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Utility of a musical mnemonic to teach CPR compression rate based on musical skills
  1. Xian Zhao,
  2. Lindsay Nadkarni,
  3. Branden Ford,
  4. David Kessler
  1. Department of Pediatrics, Columbia University Medical Center, New York, USA
  1. Correspondence to Dr Xian Zhao, Department of Pediatrics, Columbia University Medical Center, New York, NY 10032, USA; szhao{at}

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The aim of this study was to explore whether healthcare providers’ perceptual musical skill affects the rate at which they give chest compressions while using a popular medical mnemonic. In the authors’ experiences, medical personnel are commonly taught to administer chest compressions to the beat of the classic disco song ‘Stayin’ Alive’ by the Bee Gees, which has a rhythm of 103 beats per minute. In this observational cohort study, physicians and nurses sang ‘Stayin’ Alive’ and then performed chest compressions on a manikin. The subjects were divided into two groups depending on their performance on the rhythm and tempo subtests of the Profile of Music Perception Skills test. Those scored in the top 50th percentile and those who scored in the bottom 50th percentile spent 27% and 52% of the time, respectively, in the prescribed 100–120 compressions per minute range, with a mean difference of 25% (95% CI −4% to 53%).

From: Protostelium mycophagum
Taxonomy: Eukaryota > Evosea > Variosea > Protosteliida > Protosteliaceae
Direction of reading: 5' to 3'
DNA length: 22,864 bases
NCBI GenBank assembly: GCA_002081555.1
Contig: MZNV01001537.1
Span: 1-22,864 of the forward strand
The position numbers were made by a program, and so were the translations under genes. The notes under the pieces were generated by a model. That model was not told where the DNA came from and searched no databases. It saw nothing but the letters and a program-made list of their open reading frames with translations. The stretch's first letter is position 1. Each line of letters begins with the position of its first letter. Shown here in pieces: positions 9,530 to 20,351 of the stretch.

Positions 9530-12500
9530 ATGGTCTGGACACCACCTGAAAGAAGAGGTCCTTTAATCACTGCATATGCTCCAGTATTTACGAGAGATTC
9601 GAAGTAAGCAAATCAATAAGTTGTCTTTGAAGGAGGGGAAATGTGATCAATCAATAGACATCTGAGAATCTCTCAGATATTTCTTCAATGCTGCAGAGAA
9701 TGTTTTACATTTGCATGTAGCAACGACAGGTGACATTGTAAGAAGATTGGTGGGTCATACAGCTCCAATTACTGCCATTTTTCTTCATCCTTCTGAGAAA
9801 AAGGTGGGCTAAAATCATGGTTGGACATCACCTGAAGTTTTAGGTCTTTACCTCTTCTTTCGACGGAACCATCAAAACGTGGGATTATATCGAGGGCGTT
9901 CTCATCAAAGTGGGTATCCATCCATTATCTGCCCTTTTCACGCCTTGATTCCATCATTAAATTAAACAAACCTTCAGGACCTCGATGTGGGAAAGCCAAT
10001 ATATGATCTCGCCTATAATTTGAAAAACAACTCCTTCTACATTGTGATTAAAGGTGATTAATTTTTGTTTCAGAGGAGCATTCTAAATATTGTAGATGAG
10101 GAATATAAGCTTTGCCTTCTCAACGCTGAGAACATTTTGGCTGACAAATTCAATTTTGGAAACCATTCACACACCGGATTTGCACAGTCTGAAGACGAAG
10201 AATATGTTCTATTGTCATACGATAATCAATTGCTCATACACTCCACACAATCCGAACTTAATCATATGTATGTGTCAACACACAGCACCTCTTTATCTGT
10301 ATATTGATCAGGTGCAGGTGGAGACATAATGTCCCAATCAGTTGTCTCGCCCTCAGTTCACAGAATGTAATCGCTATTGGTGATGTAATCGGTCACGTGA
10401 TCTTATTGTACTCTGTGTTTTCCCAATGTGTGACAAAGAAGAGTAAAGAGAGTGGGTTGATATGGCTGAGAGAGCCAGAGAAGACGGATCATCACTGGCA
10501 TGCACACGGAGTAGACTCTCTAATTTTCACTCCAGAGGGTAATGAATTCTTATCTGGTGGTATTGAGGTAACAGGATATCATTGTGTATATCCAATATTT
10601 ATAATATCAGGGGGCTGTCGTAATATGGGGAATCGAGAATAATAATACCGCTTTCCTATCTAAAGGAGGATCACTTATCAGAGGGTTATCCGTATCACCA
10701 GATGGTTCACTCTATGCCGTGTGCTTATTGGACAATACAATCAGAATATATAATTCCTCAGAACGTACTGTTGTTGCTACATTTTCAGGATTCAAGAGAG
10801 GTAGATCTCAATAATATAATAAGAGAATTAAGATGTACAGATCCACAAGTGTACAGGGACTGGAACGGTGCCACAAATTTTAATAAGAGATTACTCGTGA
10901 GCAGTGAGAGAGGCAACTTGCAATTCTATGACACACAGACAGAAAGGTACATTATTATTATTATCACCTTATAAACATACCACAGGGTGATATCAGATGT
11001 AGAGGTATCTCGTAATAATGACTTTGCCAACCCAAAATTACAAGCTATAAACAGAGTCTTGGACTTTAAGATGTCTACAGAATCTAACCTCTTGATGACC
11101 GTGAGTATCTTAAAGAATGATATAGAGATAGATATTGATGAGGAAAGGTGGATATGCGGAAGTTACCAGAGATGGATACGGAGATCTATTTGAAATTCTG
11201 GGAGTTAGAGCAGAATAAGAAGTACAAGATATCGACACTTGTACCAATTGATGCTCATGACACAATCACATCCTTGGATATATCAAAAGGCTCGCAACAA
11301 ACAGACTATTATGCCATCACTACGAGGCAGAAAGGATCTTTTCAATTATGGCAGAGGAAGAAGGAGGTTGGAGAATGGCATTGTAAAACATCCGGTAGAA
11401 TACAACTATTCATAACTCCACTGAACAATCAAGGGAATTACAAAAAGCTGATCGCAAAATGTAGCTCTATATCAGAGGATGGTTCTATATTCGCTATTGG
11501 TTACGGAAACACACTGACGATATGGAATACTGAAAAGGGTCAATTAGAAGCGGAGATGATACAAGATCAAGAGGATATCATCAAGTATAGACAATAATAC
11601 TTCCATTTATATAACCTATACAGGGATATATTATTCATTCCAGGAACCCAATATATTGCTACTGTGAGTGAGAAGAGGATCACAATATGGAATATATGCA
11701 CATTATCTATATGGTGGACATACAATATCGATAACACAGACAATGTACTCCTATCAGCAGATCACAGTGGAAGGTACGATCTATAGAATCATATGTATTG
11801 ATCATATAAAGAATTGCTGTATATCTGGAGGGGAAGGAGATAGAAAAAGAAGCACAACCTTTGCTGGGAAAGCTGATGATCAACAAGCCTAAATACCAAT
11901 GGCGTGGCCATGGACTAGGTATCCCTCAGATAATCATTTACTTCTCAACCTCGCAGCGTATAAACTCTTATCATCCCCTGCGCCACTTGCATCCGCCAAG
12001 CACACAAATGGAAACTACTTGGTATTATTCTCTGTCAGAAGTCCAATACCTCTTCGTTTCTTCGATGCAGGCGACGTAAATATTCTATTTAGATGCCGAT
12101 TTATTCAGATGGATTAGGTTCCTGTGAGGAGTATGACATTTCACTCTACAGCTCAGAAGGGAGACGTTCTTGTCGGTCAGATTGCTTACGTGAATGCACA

Each year, approximately 535 200 individuals experience a sudden cardiac arrest in the USA. 209 000 of these events occur in the hospital setting, where survival to hospital discharge is only 25.4%.1 Quality cardiopulmonary resuscitation (CPR), specifically deep compressions at a proper rate of at least 100 compressions per minute …

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